The only ones who knew they existed thought they were dead. Living in the shadow of their father's legacy, the twin children of Sephiroth seek only freedom and to put their family back together again.

Adventure / Romance
Flutist Girl
Age Rating:

Silver Haired Children

The alarm went off at around three in the morning.

The shrill, shrieking sirens did their job well, and within minutes, nearly every light in Midgar and Edge flickered on as the sleeping cities were violently jarred to life. Civilians, despite the warnings over the loudspeaker to stay indoors, were migrating outside, hands clamped over their ears as they shouted to each other for information.

“It’s been years since the alarms have been used!”

“Not since Sephiroth…”

“What in Gaia is going on?”

Above the confused chatter, a fleet of helicopters scanned the area, their own noise drowned by the sirens. Blinding searchlights split the darkness, roving from area to area in their thorough investigation. The sky was alight with the red and blue blinking lights of the helicopters, a stark contrast to the gentle twinkling of the stars.

Rumors born from panic and confusion began to spread. Some said that Sephiroth had indeed returned, and the thought of another Nibelheim only made the paranoia worse. Half-truths and myths ravaged the minds of the occupants of Midgar.

Vincent Valentine could no longer decipher one voice from another amid the din. His face was drawn; he didn’t enjoy the ruckus, and he was not comfortable among so many people.

He pulled the collar of his crimson cloak up, covering more of his face than usual, and kept his eyes down, knowing that if he was recognized as a member of Avalanche he would see no rest until the affair blew over. Thus hidden, he was able to creep silently and fluidly through the throng, listening, observing, and trying to make sense of it all.

The prominent explanation among the people was that Sephiroth had returned, but Vincent knew that it was also the most unlikely. Perhaps he was the only one to see the irrationality of it because every other civilian was blinded by panic, or maybe it was because he had been one of the few eyewitnesses to the tragedy of the past months.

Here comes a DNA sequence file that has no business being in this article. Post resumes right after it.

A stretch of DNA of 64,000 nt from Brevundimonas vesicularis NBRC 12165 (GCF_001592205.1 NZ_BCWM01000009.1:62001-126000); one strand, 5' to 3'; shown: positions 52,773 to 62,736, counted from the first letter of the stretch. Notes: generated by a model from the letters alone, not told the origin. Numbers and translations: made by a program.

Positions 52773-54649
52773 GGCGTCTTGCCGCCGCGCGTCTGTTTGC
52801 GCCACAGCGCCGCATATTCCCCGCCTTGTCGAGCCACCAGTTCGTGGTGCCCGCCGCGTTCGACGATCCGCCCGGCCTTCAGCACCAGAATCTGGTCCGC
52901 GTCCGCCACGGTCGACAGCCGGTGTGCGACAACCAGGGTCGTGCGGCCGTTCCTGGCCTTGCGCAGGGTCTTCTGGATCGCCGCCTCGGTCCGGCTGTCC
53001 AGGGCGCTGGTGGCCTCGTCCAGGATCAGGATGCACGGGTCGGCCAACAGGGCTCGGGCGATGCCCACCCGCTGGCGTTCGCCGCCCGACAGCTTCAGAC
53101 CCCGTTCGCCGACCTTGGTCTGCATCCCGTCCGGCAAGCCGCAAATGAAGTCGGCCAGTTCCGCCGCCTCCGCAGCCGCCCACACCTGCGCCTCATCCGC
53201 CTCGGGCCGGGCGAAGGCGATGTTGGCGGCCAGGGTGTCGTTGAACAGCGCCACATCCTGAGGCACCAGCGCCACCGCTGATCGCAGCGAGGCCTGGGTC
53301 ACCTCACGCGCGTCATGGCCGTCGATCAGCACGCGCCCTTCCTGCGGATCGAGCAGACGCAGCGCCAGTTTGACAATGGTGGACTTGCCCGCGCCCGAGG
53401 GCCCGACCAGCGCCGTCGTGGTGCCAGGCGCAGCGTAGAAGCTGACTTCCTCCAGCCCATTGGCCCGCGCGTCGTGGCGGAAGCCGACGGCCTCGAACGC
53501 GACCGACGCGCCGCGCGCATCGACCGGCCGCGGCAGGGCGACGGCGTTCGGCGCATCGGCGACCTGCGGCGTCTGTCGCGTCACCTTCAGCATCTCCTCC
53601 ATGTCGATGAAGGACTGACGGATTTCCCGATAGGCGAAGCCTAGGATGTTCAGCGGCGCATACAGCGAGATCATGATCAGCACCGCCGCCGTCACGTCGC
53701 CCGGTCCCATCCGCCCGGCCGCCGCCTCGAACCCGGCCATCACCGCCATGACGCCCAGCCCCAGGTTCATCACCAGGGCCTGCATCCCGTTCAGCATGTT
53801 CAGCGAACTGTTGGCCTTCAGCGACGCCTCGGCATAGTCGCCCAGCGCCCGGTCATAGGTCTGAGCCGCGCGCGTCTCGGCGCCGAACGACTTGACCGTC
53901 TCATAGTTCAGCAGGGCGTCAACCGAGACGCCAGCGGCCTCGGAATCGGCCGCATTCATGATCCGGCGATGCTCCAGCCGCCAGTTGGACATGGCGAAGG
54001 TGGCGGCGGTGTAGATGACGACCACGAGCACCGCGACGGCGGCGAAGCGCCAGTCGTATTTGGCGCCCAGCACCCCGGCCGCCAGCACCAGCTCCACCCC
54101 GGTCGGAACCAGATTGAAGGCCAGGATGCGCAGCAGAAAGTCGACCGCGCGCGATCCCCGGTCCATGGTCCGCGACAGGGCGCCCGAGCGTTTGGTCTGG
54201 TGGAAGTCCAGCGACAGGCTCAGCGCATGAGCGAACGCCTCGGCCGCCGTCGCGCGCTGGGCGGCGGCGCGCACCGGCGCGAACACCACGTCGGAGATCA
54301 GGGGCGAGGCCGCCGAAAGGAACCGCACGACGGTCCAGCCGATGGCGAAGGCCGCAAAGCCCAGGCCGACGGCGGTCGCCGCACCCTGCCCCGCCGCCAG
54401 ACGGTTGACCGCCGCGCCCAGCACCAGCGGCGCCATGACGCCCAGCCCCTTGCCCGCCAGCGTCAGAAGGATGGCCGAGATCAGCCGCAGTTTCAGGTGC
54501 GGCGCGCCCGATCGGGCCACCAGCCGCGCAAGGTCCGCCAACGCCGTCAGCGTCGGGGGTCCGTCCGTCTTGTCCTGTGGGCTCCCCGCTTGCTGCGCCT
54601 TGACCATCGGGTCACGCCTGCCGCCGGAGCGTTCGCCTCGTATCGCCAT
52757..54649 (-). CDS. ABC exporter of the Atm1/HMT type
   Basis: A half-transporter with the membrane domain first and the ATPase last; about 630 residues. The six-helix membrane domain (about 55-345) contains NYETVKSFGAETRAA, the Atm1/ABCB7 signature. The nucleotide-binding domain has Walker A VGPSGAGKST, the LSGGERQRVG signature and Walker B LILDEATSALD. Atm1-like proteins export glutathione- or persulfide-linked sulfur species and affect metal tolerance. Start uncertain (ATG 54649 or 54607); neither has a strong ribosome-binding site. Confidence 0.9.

Sephiroth was not going to return, and if he did, by some inconceivably small chance, it would not be to kill.

So what was the problem?

His search for answers led his crimson eyes to the sky. To his surprise, it was not the mark of Shinra on the planes. From this distance, he couldn’t quite make it out, but it was not the ruby box and black calligraphy of the now infamous company. Instead, the logo was thinner, more elaborate, and was sea foam green etched with white.

He wondered about the motives of the organization: were they trying to help or were they the source of the entire problem?

He was given evidence of the later soon enough.

Thin pillars of fire vaulted from the helicopters, shattering the air when the blasts struck the earth. Mayhem reached an unbearable level as the bombs assaulted the twin cities.

If that was Shinra, Vincent concluded (and he was fairly sure that it wasn’t at this point), he was going to have a gun-oriented chat with Rufus.

Coherent speech turned to shrieks and cries, and Vincent was able to gather no more information. Frustrated, he slipped into a back alley, welcoming the familiar darkness. The noise, though not entirely eliminated with the distance, sank to a level in which he could concentrate.

The projectiles he had seen were not bombs. Working with the Turks had given him enough experience in the area to be fairly sure of his conclusion. From what he remembered, they seemed to be a closer match to the capsules used to carry chemicals. The color of the greenish smoke ebbing away with the wind allowed him to classify the gas as a heavy sedative. He had once used something similar on a mission to manage a herd of fiends that had strayed too close to the city.

So whoever was attacking was not aiming to kill. That was somewhat consoling.

The helicopters were not being stingy with their supply; they doused the city with as much of it as they deemed fit. Such a rare chemical being used in such massive quantities was startling. Whatever they were tracking must have been very important to them if they would pay such an expense to bring their subject back alive.

Vincent carefully tracked the pattern of the helicopters, noting the formations, where they struck, and with what quantities of drugs. It was through these observations that he was able to tell when they had spotted their target.

The helicopters, which had previously been spread across the sky, consolidated around one area, and the capsules fell even more freely. The subject seemed to be on the run, as the helicopters moved in a roughly northerly pattern, though their course was adjusted sporadically.

Their path would take them straight toward Vincent.

He figured that he had learned all he could, and he wasn’t particularly keen about being knocked senseless in the crossfire. He decided to abandon his investigation and get the details later.

No sooner had he turned his back to the oncoming helicopters than he heard a sharp cough behind him. He could hear no footsteps; the stranger was still a distance away.

Vincent turned, and there it was again, and a third time. Soon he could hear quick, awkwardly paced footsteps. It wasn’t long after that a small, hunched figure draped in a thin, worn blanket came into his view, breathing in frantic gasps, arms swinging to attempt to keep balance – a feat that only half worked.